Wells Fargo & Co. (WFC), the world’s most valuable bank, is at risk of ending a 17-quarter streak of rising per-share profits as an industrywide revenue slump overcomes one-time gains and cost cuts that buttressed earnings.
The largest U.S. home lender, which reports results this week, is struggling to replace about $1.4 billion in lost mortgage revenue as higher interest rates crimp new loans. Chief Executive Officer John Stumpf has sought to counter the drop by expanding investment banking and spurring retail brokerage sales. Those units are still too small to cover the shortfall.
The bank has defied analysts in the past year as it increasingly leaned on one-time profit jolts from reserve releases or investment gains to plug the hole. Such items accounted for 26 percent of per-share profit in the first quarter, up from 7 percent a year earlier -- and they probably won’t continue, according to David Konrad, an analyst at Macquarie Group Ltd. in New York.
“They have a great track record,” Konrad said in an interview. “At some point all streaks come to an end.”
The six biggest U.S. banks -- a group that also includes JPMorgan Chase & Co. (JPM), Bank of America Corp. (BAC), Citigroup Inc. (C), Goldman Sachs Group Inc. and Morgan Stanley -- are contending with drops in mortgage lending and securities trading, as well as costs from legal claims and government probes. New York-based JPMorgan said in a May filing that trading revenue will fall about 20 percent this quarter amid “a continued challenging environment and lower client activity levels.”
Wells Fargo reports earnings July 11, with the others following next week.
The bank would need to show at least $1.06 in profit for each share to continue its streak of consecutive increases. The San Francisco-based firm will probably report $1.01, according to the median estimate of 31 analysts surveyed by Bloomberg. That figure still would be 3 cents more than the same period in 2013, and analysts estimate it and Morgan Stanley (MS) will be the only big banks posting year-on-year increases. Well Fargo’s revenue may slip 3 percent to $20.7 billion, estimates show.
“There’s a lot of discussion in the marketplace that Wells likes to report numbers that are equal to or greater than the last quarter,” Fred Cannon, New York-based head of research at Keefe, Bruyette & Woods Inc., said in a June 26 interview. “It really all comes down to one number.”
The bank has beaten estimates for 10 straight quarters, including the last three when analysts also called for an end to the streak, according to data compiled by Bloomberg. They predicted narrower misses in those cases.
Wells Fargo, which counts Warren Buffett’s Berkshire Hathaway Inc. as its largest shareholder, gained 15 percent this year through yesterday. That’s the largest advance in the 24-company KBW Bank Index, which rose 2.6 percent.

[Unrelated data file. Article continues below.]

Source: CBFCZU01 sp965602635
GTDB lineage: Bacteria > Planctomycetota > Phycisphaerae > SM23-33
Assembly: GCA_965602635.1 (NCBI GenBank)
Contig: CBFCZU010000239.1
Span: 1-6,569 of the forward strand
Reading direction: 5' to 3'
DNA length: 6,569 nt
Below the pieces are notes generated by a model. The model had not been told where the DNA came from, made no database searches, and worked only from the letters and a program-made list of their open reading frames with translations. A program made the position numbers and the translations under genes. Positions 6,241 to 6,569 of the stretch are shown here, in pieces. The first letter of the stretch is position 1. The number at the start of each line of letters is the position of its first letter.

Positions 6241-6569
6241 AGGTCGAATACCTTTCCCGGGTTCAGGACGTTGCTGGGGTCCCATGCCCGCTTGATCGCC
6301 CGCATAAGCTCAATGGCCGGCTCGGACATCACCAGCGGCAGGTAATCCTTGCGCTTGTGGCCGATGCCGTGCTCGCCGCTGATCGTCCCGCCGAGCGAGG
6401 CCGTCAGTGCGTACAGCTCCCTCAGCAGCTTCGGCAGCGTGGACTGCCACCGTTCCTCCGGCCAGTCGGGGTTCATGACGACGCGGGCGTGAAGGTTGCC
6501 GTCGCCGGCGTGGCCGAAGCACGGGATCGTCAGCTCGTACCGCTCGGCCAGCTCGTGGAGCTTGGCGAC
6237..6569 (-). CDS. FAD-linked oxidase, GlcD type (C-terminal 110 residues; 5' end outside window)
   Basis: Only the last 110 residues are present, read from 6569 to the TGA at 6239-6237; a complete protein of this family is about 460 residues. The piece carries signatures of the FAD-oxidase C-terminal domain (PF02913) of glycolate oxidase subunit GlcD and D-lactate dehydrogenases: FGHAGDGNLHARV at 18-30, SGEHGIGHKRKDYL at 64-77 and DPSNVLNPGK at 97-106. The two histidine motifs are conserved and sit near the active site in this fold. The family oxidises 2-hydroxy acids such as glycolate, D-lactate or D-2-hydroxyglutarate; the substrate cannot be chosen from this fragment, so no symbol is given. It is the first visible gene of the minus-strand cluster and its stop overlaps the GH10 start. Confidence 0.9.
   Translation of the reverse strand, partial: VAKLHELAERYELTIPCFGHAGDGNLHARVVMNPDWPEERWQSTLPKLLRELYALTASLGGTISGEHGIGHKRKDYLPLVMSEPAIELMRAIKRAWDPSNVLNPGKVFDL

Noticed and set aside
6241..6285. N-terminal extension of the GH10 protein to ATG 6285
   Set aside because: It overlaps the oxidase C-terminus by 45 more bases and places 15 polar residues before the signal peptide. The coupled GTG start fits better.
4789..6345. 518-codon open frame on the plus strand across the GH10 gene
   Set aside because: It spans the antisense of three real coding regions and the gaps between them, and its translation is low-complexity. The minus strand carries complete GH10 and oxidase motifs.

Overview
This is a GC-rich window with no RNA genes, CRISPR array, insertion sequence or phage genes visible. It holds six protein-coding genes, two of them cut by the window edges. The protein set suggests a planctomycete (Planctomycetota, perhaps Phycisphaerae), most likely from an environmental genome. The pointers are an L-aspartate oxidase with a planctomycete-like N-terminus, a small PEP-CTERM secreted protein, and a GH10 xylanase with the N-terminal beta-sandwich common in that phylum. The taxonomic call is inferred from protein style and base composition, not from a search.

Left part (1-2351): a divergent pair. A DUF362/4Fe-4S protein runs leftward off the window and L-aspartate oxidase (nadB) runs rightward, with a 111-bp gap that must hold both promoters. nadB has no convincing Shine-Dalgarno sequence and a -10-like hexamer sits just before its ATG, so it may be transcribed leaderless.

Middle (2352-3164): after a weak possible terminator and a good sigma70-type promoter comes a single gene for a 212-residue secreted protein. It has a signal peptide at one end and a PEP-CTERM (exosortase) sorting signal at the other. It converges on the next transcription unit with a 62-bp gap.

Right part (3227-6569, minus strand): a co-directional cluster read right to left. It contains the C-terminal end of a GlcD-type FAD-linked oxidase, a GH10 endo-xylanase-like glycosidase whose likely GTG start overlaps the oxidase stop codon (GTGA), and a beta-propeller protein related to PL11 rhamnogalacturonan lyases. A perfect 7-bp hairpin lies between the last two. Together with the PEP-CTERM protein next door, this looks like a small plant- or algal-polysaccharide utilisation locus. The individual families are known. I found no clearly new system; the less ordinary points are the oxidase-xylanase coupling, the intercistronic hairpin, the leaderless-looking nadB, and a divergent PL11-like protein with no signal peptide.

Wells Fargo’s stock-market value of more than $275 billion makes it more valuable than JPMorgan and Industrial & Commercial Bank of China Ltd., according to data compiled by Bloomberg. It out-earned each of the biggest U.S. banks last year, with a $21.9 billion profit. JPMorgan ranked No. 2 with $17.9 billion.
Wells Fargo executives have portrayed the earnings growth as a testament to the bank’s diversified business model. They’ve stopped short of predicting more gains.
“Every quarter’s a little bit different,” then-Chief Financial Officer Tim Sloan, 54, said on a conference call in April. “But we continue to be optimistic.” Ancel Martinez, a Wells Fargo spokesman, declined to comment.
The bank turned to other businesses as 30-year home-lending rates rose more than 1 percentage point, curtailing mortgage refinancings. Lenders probably made $109 billion of such loans in the second quarter, down from $453 billion in the final period of 2012, according to the Mortgage Bankers Association. Total quarterly originations will stay below $300 billion through 2015, the Washington-based group forecasts.
Wells Fargo, which accounted for about 28 percent of U.S. mortgages in the first quarter of 2012, watched that share decline to 16 percent two years later. Mortgage-banking revenue slumped to $1.51 billion from $2.87 billion in the same period.
Stumpf, 60, mostly left investment banking and trading to Wall Street before the 2008 purchase of Wachovia Corp. Wells Fargo’s push into those businesses drew a nod in February from JPMorgan CEO Jamie Dimon, whose firm was the largest global investment bank by revenue in 2013, according to data compiled by Bloomberg Industries.
“Wells Fargo will be in our business,” Dimon, 58, told investors at JPMorgan’s New York headquarters.
JPMorgan, which typically shared bellwether status with Wells Fargo, is set to announce results on July 15. The largest U.S. bank by assets probably will say it earned an adjusted $5.12 billion, an 18 percent decline from a year earlier, according to analysts surveyed by Bloomberg. Adjusted per-share earnings are estimated to be $1.31.
Bank of America, the second-largest lender, will probably say adjusted profit slid 7.5 percent to $3.28 billion, according to analysts tracking the Charlotte, North-Carolina-based firm. New York-based Citigroup, the third-largest bank, is estimated to a report a 16 percent slide to $3.25 billion.
Before investors can learn those results, they’ll look to Wells Fargo for an early glimpse into the industry’s second-quarter performance.
“The tone of the quarter for banking overall will be set by Wells,” Cannon said. “If the number is $1.05 or more, it will set a very good tone as we go into the rest of the reports.”
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